Kansas Planned Parenthood Will Turn Over Some Abortion Records in Probe

State   |   Steven Ertelt   |   Feb 24, 2008   |   9:00AM   |   WASHINGTON, DC

Kansas Planned Parenthood Will Turn Over Some Abortion Records in Probe Email this article
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by Steven Ertelt
LifeNews.com Editor
February 24
, 2008

Overland Park, KS (LifeNews.com) — The Planned Parenthood in Overland Park, Kansas will turn over some abortion records to a grand jury investigating whether or not it broke state abortion laws. The abortion center has been accused by local officials and pro-life advocates of doing illegal late-term abortions and then falsifying medical records.

Johnson County District Attorney Phill Kline brought 107 criminal charges against the abortion center.

Then, pro-life groups used an obscure state law to call for a grand jury to investigate further.

Planned Parenthood of Kansas and Mid-Missouri has fought requests to turn over medical records of abortions so the investigation can determine whether it broke the law.

But its attorneys on Friday said it would turn over some redacted records.

According to an AP report, Planned Parenthood attorney Pedro Irigonegaray said the abortion center would turn over 16 records regarding the allegations.

He indicated that he and attorneys for the grand jury reached a compromise over turning over the information.

He claimed the records would prove Planned Parenthood didn’t break any laws on notifying parents when a minor girl seeks an abortion or making sure the abortion center provided information on abortion risks and alternatives 24 hours before the abortion.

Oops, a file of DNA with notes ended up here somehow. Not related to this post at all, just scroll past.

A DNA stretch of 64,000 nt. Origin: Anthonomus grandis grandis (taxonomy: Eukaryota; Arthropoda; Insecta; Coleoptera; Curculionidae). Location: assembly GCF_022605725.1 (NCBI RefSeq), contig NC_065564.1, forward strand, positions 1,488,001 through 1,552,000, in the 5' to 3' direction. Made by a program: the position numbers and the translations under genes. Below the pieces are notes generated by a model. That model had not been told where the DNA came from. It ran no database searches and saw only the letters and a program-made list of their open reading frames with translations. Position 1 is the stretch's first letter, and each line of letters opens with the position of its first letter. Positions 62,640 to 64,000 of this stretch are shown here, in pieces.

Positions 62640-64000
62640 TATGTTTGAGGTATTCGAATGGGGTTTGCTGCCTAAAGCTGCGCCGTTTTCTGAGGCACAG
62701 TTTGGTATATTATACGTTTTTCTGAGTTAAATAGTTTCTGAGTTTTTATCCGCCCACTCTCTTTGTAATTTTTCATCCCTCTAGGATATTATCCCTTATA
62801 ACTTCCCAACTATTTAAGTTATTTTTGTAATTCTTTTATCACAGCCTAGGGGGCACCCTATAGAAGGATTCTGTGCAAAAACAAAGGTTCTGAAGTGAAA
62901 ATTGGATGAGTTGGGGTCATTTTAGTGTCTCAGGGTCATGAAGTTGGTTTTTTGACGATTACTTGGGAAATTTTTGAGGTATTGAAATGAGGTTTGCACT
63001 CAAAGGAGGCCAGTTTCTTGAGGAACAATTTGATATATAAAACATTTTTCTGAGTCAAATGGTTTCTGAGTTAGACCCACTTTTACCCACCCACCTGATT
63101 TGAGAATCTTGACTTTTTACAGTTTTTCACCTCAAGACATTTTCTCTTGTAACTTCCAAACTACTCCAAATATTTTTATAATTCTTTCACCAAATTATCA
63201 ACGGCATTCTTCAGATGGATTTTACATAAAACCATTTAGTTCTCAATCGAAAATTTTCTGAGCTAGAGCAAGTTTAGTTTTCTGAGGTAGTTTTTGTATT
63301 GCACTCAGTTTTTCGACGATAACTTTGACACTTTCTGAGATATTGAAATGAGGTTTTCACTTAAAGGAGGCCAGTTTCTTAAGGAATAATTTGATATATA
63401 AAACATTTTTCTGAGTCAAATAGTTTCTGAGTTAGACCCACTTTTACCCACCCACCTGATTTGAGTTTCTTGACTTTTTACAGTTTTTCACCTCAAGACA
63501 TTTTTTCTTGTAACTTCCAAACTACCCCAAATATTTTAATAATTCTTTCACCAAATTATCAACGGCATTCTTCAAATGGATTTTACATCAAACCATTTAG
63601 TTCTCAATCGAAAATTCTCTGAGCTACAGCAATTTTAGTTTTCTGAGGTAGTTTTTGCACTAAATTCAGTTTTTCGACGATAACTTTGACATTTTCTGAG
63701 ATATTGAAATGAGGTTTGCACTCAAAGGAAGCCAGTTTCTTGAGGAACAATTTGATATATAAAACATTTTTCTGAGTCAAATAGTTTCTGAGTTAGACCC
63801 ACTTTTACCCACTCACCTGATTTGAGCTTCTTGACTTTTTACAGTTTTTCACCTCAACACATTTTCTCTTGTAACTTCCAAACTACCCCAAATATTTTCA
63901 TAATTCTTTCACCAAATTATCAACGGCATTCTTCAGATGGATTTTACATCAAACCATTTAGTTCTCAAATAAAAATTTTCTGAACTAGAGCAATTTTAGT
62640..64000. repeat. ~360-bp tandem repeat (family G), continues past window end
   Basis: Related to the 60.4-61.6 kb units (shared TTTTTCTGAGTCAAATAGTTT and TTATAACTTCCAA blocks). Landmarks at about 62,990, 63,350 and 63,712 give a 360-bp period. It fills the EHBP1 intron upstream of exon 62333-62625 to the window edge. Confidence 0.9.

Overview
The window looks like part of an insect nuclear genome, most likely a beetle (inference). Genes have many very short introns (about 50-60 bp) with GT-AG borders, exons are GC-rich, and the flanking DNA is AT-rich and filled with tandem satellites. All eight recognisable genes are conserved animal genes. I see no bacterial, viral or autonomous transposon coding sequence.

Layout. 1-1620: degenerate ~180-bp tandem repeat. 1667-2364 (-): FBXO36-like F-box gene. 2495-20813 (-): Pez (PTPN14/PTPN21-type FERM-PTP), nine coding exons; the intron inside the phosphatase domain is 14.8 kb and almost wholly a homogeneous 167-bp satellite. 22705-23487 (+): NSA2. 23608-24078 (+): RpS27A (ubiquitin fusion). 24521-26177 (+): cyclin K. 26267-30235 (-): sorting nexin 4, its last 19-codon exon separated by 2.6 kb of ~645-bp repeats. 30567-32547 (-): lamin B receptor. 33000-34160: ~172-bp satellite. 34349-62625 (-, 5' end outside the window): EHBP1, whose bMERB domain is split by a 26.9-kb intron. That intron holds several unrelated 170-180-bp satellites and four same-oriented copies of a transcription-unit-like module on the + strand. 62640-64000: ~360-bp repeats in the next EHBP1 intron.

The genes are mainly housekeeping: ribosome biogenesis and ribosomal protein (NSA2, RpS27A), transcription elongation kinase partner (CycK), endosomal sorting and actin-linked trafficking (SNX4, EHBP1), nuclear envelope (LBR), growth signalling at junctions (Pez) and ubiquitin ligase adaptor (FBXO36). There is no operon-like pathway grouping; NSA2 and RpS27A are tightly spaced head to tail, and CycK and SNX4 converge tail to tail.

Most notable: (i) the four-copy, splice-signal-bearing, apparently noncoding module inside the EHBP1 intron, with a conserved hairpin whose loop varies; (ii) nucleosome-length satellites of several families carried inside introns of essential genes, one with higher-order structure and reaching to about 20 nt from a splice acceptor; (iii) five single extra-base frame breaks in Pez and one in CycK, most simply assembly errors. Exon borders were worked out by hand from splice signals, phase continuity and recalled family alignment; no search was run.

"We want to turn over the information," Planned Parenthood CEO Peter Brownlie told AP. "We just want assurances over how those records will be handled, who will see them and who will have copies of them."

Kline has previously accused Planned Parenthood of altering medical documents before turning them over to authorities in an earlier investigation.

He made the allegation during a court hearing when he called for the disqualification of two Planned Parenthood attorneys.

Kline wants the Planned Parenthood of Kansas and Mid-Missouri lawyers Pedro Irigonegaray and Robert Eye dismissed as witnesses in the case he’s filed against the abortion center but lost a motion to do that.

Planned Parenthood will face a preliminary hearing on April 7 and 8 on the 107 criminal charges.

District Court Judge Stephen Tatum set the dates and will order a jury trial if he finds probable cause that Planned Parenthood is guilty of the violations.

Kline’s allegations about the medical records came after Shawnee County District Judge Richard Anderson testified during the hearing. He is the judge who originally allowed Kline to obtain the records in 2004 when he was attorney general.

Kline filed charges against Planned Parenthood at that time but his replacement, now-disgraced Attorney General Paul Morrison, eventually cleared the abortion business in connection with the charges.

After taking the district attorney job from Morrison, Kline re-filed the charges.

According to AP, Judge Anderson testified that the records he received from Planned Parenthood in 2006 did not match the original ones he allowed Kline to obtain in 2004.

Instead, the records are those that Planned Parenthood gave Morrison that prompted him to drop the charges and Kline suspects the abortion business altered them to make it appear as if they had complied with state law.

Anderson indicated Morrison should never have dropped the charges because he was looking at falsified documents. He also said Morrison knew the documents were wrong yet he dropped the charges anyway.

Judge Anderson also testified that Morrison then filed a motion to have all of the documents transferred back to Planned Parenthood.

After the hearing, Mary Kay Culp told LifeNews.com that Morrison "gravely misused his office both to help Planned Parenthood avoid prosecution, as well as to hide all his court maneuverings on their behalf."

"The judge wasn’t asked and thus didn’t say if he suspected Morrison’s work to help get Planned Parenthood’s records back was based on Morrison knowing the records had problems, but it certainly begs the question," Culp added.